Friday, March 28, 2014

American Hustle - Movie Review

         It’s nice to say that you can go to a movie and the disclaimer appears at the beginning that says some of this is actually true.  I’m glad that that’s being done and wish that Hollywood would do that more often so we don’t have movies like JFK which is nothing more than revisionist history. 

          American Hustle is a blend of comedy and facts, loosely based on the Abscam sting of the 1970’s and early 80’s.  That part of the movie brings back memories for me when I was in college and my professor in my political science class came out and discussed the sting operation and expressed how upset he was since some of the people involved were very close friends of his and they wouldn’t do anything like that. 

          Putting that aside, the movie opens with Christian Bale, who plays Irving Rosenfelt, a con man who is trying to put his hair together with a wig.  You see him spraying glue on top of his bald head and using parts of his long hair to make himself look like he has a full head of hair but you know when you see him that that isn’t the case.   

           Then there is his sidekick, Amy Adams, who plays Sydney Prosser, who is there reassuring him that he looks fine even though he doesn’t.  As the movie moves along in the beginning, we see the history of how they met and how their relationship developed.  It was hard for me to buy into Rosenfelt’s dry cleaning business and Sydney having hundreds of outfits to choose from since so many people leave their dry cleaning behind like they did in a Seinfeld episode.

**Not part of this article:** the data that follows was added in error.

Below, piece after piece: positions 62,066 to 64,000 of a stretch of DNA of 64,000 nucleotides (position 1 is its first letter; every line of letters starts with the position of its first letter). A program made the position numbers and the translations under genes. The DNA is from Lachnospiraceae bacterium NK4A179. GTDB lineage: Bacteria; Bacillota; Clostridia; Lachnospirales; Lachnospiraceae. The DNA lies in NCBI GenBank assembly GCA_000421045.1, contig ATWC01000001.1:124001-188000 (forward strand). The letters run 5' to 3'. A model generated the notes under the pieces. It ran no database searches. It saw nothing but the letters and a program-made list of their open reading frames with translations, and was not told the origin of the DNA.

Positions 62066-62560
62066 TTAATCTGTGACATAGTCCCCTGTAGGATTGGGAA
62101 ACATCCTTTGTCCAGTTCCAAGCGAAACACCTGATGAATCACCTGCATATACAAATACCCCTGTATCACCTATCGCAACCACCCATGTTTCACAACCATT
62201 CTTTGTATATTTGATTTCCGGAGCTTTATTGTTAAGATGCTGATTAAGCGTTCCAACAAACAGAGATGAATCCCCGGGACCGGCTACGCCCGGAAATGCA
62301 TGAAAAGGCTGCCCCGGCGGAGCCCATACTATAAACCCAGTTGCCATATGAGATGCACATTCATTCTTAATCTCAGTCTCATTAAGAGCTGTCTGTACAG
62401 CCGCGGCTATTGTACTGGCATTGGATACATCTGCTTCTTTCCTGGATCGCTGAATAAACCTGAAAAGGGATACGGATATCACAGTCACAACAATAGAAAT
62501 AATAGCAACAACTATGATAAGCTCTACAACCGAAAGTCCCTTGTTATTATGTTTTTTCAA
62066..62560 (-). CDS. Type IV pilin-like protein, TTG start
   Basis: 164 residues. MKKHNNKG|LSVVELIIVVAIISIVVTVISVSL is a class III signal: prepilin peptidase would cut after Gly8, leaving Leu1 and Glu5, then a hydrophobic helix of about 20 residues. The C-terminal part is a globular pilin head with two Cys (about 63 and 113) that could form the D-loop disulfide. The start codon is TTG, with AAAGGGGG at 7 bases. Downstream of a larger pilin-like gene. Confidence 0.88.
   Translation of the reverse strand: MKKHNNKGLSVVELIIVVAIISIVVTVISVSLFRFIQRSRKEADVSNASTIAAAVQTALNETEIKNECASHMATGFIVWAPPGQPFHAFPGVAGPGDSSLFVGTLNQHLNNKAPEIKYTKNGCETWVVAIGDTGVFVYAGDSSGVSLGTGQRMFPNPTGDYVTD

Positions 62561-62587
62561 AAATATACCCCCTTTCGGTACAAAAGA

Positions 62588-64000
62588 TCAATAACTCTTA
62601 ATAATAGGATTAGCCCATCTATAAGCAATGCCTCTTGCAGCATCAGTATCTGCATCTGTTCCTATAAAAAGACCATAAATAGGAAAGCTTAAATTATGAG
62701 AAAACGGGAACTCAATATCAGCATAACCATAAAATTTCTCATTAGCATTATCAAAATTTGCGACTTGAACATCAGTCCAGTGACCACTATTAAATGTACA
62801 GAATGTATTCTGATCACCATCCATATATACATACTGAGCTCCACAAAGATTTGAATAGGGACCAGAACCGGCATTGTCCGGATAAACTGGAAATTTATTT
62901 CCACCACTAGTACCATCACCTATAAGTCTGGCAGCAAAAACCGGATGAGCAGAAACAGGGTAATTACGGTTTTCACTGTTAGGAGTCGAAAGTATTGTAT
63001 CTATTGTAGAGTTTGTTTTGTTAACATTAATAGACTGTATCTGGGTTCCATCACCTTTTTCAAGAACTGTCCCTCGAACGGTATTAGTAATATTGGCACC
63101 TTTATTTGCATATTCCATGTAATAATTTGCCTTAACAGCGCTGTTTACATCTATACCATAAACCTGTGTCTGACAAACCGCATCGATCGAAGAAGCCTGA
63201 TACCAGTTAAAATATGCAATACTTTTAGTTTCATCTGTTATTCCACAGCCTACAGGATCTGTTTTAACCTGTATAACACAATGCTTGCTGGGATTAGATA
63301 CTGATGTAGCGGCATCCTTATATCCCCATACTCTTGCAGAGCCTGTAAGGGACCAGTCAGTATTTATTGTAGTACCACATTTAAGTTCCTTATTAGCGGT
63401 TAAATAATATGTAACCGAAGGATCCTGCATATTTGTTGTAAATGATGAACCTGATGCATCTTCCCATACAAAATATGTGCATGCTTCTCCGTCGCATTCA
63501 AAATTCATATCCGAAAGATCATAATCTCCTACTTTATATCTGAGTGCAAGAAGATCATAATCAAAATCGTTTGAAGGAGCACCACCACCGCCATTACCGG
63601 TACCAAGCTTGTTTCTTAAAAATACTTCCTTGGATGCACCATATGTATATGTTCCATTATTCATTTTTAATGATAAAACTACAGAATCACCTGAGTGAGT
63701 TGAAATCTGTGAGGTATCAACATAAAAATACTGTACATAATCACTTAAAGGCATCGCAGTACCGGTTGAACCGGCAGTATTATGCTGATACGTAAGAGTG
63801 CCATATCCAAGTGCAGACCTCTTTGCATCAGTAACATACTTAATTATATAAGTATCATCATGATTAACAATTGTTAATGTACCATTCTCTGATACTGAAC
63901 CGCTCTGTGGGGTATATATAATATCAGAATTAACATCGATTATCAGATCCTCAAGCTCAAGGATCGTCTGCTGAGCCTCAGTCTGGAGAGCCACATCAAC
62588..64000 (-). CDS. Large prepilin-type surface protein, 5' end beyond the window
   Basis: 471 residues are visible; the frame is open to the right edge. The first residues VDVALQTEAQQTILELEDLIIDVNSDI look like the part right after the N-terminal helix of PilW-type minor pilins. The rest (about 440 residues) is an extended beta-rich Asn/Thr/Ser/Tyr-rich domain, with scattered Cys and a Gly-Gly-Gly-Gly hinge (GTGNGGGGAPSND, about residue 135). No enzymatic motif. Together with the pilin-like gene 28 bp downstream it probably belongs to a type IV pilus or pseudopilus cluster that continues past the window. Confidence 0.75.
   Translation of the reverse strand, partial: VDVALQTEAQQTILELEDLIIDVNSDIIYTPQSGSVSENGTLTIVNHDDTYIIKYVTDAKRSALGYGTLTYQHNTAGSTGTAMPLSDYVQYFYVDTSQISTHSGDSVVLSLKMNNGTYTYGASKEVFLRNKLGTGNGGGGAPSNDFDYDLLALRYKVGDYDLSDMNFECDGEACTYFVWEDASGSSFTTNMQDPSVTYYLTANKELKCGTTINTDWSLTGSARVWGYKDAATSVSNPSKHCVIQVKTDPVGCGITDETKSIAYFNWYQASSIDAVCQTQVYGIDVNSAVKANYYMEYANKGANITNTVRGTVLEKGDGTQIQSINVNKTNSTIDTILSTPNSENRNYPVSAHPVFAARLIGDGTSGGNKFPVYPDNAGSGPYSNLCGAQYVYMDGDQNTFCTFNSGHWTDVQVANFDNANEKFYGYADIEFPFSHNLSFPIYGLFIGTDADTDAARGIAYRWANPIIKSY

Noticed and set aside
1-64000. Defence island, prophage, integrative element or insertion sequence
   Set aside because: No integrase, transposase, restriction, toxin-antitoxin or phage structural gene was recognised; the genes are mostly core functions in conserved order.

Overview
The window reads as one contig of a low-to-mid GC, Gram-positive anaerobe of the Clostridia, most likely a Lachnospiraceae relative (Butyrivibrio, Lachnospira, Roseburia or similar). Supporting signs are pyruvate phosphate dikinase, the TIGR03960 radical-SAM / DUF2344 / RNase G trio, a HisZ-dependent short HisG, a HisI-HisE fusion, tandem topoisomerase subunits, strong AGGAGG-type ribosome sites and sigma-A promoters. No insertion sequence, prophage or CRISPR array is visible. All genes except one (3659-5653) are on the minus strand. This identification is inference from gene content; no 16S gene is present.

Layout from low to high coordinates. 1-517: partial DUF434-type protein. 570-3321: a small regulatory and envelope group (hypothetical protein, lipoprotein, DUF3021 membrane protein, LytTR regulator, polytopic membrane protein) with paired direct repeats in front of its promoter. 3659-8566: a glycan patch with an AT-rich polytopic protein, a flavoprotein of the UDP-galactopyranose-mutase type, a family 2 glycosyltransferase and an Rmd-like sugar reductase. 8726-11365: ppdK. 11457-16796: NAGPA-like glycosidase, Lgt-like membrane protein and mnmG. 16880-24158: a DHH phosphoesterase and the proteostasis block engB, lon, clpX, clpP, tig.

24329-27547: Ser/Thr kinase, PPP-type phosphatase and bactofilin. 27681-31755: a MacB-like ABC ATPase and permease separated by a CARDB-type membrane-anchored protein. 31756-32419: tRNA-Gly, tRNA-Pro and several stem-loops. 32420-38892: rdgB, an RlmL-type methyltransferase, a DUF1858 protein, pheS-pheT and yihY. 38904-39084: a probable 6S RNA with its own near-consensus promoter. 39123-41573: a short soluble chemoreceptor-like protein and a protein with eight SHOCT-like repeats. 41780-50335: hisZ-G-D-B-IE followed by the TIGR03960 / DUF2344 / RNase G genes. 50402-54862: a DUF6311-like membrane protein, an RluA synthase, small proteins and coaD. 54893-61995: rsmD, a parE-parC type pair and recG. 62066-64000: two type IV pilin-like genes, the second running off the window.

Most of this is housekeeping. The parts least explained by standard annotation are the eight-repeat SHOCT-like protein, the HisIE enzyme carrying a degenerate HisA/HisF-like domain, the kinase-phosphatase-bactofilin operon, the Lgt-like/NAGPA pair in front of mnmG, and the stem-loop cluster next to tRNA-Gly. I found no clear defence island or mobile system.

As far as the music went, there was a lot of 70’s music from Steely Dan, Chicago, and the Bee Gees during a scene when Prosser and DiMaso were at a disco.  Seeing Rosenfelt and Prosser bond over Duke Ellington seemed out of place being that it was the 70’s, it seemed that music of that age could have been more appropriate since the rest of the music was from that era.  

            Bradley Cooper plays Richard DiMaso, an overly ambitious FBI agent who wants to take down politicians and the mafia.  He manages to get Irving and Sydney in a sting operation and forces them to work for him to do his dirty work.  You can’t help but enjoy how his character squares off against Louie CK, who plays Stoddard Thorsen,Richard’s boss and and the other agent, who seemed like the next Rudy Giuliani.  

             Jennifer Lawrence’s character really brings the house down in the movie.  Just when you think that this operation is stable, there she is, talking to people in the mafia or making Rosenfelt’s life crazy when she starts fires in their home with a sunlamp and a microwave.  Every scene that had Jennifer Lawrence brings this movie up a notch.  The biggest scene is when the FBI team confronts the Mafia, which is lead by Robert DeNiro, and you wonder what Lawrence’s character is going to do next.  

             The move had a lot of laughs and at times was filled with suspense.  It’s tough not to give this movie five stars.  

Ron Hummer

No comments:

Post a Comment